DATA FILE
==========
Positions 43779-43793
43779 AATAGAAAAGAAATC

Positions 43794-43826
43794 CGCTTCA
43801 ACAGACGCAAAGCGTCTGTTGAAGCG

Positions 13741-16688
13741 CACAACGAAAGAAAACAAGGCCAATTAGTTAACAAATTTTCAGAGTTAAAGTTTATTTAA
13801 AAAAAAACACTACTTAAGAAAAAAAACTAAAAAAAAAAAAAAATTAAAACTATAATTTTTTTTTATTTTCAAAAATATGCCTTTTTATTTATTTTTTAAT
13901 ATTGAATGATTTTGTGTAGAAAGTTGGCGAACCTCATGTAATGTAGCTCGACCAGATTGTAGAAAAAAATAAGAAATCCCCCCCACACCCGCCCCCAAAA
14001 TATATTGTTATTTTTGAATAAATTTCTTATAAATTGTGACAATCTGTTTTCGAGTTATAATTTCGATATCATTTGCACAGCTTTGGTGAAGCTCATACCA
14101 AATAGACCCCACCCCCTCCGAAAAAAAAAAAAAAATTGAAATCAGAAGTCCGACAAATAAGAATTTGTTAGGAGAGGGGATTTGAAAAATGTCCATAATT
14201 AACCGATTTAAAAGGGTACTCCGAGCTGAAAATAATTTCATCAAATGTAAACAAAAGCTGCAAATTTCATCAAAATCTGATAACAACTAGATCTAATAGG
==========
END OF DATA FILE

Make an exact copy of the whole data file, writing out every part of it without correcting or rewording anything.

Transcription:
Positions 43779-43793
43779 AATAGAAAAGAAATC

Positions 43794-43826
43794 CGCTTCA
43801 ACAGACGCAAAGCGTCTGTTGAAGCG

Positions 13741-16688
13741 CACAACGAAAGAAAACAAGGCCAATTAGTTAACAAATTTTCAGAGTTAAAGTTTATTTAA
13801 AAAAAAACACTACTTAAGAAAAAAAACTAAAAAAAAAAAAAAATTAAAACTATAATTTTTTTTTATTTTCAAAAATATGCCTTTTTATTTATTTTTTAAT
13901 ATTGAATGATTTTGTGTAGAAAGTTGGCGAACCTCATGTAATGTAGCTCGACCAGATTGTAGAAAAAAATAAGAAATCCCCCCCACACCCGCCCCCAAAA
14001 TATATTGTTATTTTTGAATAAATTTCTTATAAATTGTGACAATCTGTTTTCGAGTTATAATTTCGATATCATTTGCACAGCTTTGGTGAAGCTCATACCA
14101 AATAGACCCCACCCCCTCCGAAAAAAAAAAAAAAATTGAAATCAGAAGTCCGACAAATAAGAATTTGTTAGGAGAGGGGATTTGAAAAATGTCCATAATT
14201 AACCGATTTAAAAGGGTACTCCGAGCTGAAAATAATTTCATCAAATGTAAACAAAAGCTGCAAATTTCATCAAAATCTGATAACAACTAGATCTAATAGG